Jacob S. Boreman's charge to the jury during John Doyle Lee's first trial.

Aug 3, 1875
Speech / Court Transcript
Jacob S. Boreman
Scribed Verbatim

Jacob S. Boreman, Charge to the Jury August 3, 1875, Jacob S. Boreman Papers, Huntington Library

Jacob S. Boreman
Jacob S. Boreman, John Doyle Lee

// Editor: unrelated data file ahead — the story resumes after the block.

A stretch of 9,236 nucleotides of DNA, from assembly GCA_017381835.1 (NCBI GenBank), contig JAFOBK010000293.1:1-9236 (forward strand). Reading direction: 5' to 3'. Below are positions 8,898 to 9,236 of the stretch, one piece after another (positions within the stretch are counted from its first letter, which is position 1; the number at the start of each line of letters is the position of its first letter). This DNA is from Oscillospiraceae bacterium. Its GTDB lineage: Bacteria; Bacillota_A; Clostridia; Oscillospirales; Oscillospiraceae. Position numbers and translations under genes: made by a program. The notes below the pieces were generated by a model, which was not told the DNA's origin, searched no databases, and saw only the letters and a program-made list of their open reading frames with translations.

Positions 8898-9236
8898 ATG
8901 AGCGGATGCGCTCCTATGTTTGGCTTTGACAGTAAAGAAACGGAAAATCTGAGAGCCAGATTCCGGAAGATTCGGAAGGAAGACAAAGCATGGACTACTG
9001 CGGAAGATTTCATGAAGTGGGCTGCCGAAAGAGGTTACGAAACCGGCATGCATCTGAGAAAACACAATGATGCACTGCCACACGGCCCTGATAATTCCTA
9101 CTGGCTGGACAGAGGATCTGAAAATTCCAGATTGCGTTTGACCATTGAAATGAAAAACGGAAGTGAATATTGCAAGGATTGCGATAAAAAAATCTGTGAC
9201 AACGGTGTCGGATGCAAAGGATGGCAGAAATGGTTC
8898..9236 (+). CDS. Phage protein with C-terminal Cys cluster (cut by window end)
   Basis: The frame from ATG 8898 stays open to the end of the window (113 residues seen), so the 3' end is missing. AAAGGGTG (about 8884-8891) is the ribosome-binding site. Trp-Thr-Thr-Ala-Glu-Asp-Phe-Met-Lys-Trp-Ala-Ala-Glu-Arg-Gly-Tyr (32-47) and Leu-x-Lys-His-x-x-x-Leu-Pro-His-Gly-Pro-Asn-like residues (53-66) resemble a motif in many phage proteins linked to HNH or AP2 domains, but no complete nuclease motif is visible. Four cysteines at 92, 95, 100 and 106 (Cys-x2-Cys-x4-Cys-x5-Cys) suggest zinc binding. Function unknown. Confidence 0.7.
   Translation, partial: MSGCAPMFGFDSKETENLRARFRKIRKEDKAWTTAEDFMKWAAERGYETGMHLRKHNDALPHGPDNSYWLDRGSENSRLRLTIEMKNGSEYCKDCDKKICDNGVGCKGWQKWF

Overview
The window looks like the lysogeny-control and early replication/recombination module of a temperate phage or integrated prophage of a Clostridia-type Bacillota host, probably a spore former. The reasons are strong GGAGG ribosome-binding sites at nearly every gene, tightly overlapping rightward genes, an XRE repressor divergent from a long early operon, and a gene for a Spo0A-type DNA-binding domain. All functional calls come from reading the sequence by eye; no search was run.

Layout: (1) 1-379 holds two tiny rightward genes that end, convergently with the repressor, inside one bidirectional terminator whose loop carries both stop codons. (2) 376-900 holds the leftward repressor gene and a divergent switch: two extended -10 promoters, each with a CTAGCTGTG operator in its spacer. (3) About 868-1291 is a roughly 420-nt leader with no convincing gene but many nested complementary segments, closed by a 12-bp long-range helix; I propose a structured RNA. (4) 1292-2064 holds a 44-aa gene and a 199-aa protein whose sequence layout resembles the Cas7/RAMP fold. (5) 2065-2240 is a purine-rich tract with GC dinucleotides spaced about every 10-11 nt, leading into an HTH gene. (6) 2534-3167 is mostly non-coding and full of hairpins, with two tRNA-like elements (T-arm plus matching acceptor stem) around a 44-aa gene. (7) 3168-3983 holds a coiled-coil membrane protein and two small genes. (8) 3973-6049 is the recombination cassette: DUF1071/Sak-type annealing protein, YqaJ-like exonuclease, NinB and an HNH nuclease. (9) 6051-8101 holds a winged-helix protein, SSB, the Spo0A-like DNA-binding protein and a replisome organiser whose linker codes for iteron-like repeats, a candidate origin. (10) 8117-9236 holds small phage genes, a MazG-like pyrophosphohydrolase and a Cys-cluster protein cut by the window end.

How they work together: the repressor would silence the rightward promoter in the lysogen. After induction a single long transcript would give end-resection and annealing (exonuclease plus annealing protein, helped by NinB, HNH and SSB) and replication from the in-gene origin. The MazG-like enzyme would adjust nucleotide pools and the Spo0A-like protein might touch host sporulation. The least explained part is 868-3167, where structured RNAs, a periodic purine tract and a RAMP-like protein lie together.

It is not necessary to be shown that the defendant did with his own hands any of the killing; but if the killing were done by those with whom we was co-operating, though his part was not to do any of the killing, he is guilty; and if it has been in your opinion shown by the evidence, that he actually did any of the killing that fact will be taken into consideration. If, however, you find from the evidence that there was no combination, no agreement, no joint action then no act of any of the other parties would bind the defendant unless it was done by his own direction or consent. In ascertaining whether such combination existed, it is not necessary that the evidence should have any express agreement; it is difficult if the facts, course and conduct of the parties charged showed that an understanding existed, and that they were operating jointly for the accomplishment of the same end. And if the evidence, in your judgment, shows that others than those charged, acted and co-operated with these, then the prisoner would be held responsible for their acts as they would be for his acts in pursuance of their common purpose,--the work of any was the work of all—and if the parties engaged were allotted to different parts in the accomplishment of the joint purpose—some to do one thing and some to do another—some to stand guard, some to drive wagons, some to kill and some to do other parts of the common work, all are guilty. The all operated to secure one end—the slaughter of a number of human beings—men, women and children. If you believe from the evidence that the prisoner was at the massacre, then the question arises, was he there for an innocent purpose, and why did he go there? And if you believe from the evidence that he participated to any extent in the accomplishment of the common object, it is for you to say from the evidence why he so participated. It is claimed for the defendant that the Indians were very much incensed at those emigrants who were killed at mountain meadows. If this be true, and that a great number of Indians were engaged with the whites in the massacre (and there is no doubt that very many Indians did participate) it is no defense to the whites for their participation. There is no evidence that any force was used to compel any white man to join in the murders; nor is it sown that any white man had any just cause for engaging in these murders, and the only pretended reason is, that the Indians were greatly incensed at the emigrants. But that is no valid reason for the whites engaging in the massacre, nor does the evidence show any good ground for the Indians engaging in the massacre. But as to that question, you are not called upon to decide. If from the evidence you believe <that> the Indians were co-operating and acting in concert with the whites in the accomplishment of the destruction of the emigrants, it but makes a more vivid picture of the enormity and brutality of the inhuman work . . .

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